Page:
ZIMBABWEAN commuters struggling with economic hardships face a double blow this festive season as transport operators have doubled bus fares on some routes, squeezing travellers’ already strained budgets.
A survey by NewsDay showed that many Zimbabweans were travelling to various destinations across the country, especially rural areas, to spend time with families and their loved ones during Christmas.
However, public transport operators have taken advantage of the huge demand for transport and hiked fares.
There was congestion at Mbare bus terminus as travellers sought transport to rural areas.
Investigations by NewsDay showed that both long distance buses and local commuter omnibuses have hiked fares with a Harare-Mutare trip which usually cost US$10 now at US$20.
The survey revealed that those travelling from Harare to Bulawayo were also affected, with their bus fares having been increased from US$15 to between US$20 and US$30.
It was the same for major routes across the country.
At Mbare-Musika the largest and busiest bus terminus in the country, serving as a hub for both local and regional transport, this news crew witnessed heated exchanges between passengers and touts over exorbitantly priced rides.
“I used to pay US$10 to go to Mutare. Now they’re asking for US$20! Where am I supposed to get that kind of money,” said a passenger, Heavymore Gumbe.
A bus driver plying the Harare-Masvingo route Clifford Dhlakama defended the fare hikes saying transport operators are running extra trips to meet festive season demand.
“Fuel prices have gone up again. We need to cover our costs; especially with the extra trips we’re running to meet the holiday demand,” Dhlakama said.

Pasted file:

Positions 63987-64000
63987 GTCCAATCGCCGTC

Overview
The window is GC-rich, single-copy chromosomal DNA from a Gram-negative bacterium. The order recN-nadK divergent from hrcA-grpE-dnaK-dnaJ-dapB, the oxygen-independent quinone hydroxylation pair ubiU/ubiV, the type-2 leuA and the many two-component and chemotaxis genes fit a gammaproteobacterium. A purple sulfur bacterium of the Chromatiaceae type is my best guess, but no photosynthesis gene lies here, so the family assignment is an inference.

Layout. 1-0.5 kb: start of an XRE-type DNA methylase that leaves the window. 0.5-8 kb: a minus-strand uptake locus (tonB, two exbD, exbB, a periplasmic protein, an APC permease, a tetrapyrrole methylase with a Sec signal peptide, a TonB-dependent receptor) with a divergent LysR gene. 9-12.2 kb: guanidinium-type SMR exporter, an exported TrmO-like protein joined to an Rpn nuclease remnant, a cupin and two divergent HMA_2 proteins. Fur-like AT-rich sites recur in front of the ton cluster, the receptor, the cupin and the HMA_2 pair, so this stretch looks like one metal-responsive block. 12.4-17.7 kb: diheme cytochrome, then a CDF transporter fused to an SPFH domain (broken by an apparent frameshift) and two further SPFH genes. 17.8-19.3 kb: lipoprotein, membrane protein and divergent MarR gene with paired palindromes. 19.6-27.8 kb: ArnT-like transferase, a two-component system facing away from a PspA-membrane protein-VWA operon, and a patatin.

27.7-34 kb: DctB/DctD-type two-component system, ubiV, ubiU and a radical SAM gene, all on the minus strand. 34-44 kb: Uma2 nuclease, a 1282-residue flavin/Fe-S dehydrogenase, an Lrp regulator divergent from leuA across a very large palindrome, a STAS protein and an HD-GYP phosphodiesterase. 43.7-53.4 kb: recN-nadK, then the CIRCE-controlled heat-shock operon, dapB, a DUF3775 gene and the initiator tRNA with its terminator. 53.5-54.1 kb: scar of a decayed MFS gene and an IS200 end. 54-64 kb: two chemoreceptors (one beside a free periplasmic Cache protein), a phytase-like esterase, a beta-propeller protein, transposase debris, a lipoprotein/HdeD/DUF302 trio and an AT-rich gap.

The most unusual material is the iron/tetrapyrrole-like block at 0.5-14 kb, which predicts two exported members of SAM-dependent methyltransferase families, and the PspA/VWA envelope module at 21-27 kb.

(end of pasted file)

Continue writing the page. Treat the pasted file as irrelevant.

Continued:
“Maintenance costs are also high. Spare parts are expensive, and with more passengers crammed, the wear and tear is even worse.”
While operators cite economic pressures, Passenger Association of Zimbabwe president Tafadzwa Goliati said operators were taking advantage of desperate passengers who want to unite with families during holidays.
“These claims of increased costs are often exaggerated. Operators take advantage of the festive season rush to maximise profits at the expense of ordinary Zimbabweans who just want to be with their families,” he said.
Goliati urged the government to intervene and enforce regulated fare scales.
“Commuters are not ATMs [Automated Teller Machines]. They shouldn’t be penalised for wanting to travel during the holidays,” he said.
Goliati also said transport operators should ensure the safety of passengers this festive season.
According to statistics from the Immigration Department, at least 223 698 people entered the country in the six days between 15 and 21 December in time for Christmas.
In his festive season statement, Police Commissioner-General Godwin Matanga said there would be a police blitz on all roads.
“Road traffic accidents and violations of road rules and regulations take centre stage during this period. The Zimbabwe Republic Police will therefore deploy police officers to conduct roadblocks, traffic blitz, stop and search, motorised, cycle and foot patrols throughout the country to curb crime, road traffic accidents and maintain law and order as the public merry make in the spirit of Unity Day, Christmas and New Year,” he said.
“My office urges motorists to co-operate with police officers on deployment in order to take action on errant drivers and other law breaches.”
This comes at a time when the Traffic Safety Council of Zimbabwe (TSCZ) said a road accident occurred in Zimbabwe every 15 minutes.
Most of the accidents are attributed to reckless driving, inadequate enforcement of traffic laws and use of defective vehicles, among other factors.
TSCZ said 14 600 people died and 74 000 were injured in road accidents between 2015 and 2022.
In the first nine months of this year, over 1 500 people were killed, and more than 7 200 injured from more than 38 400 accidents countrywide.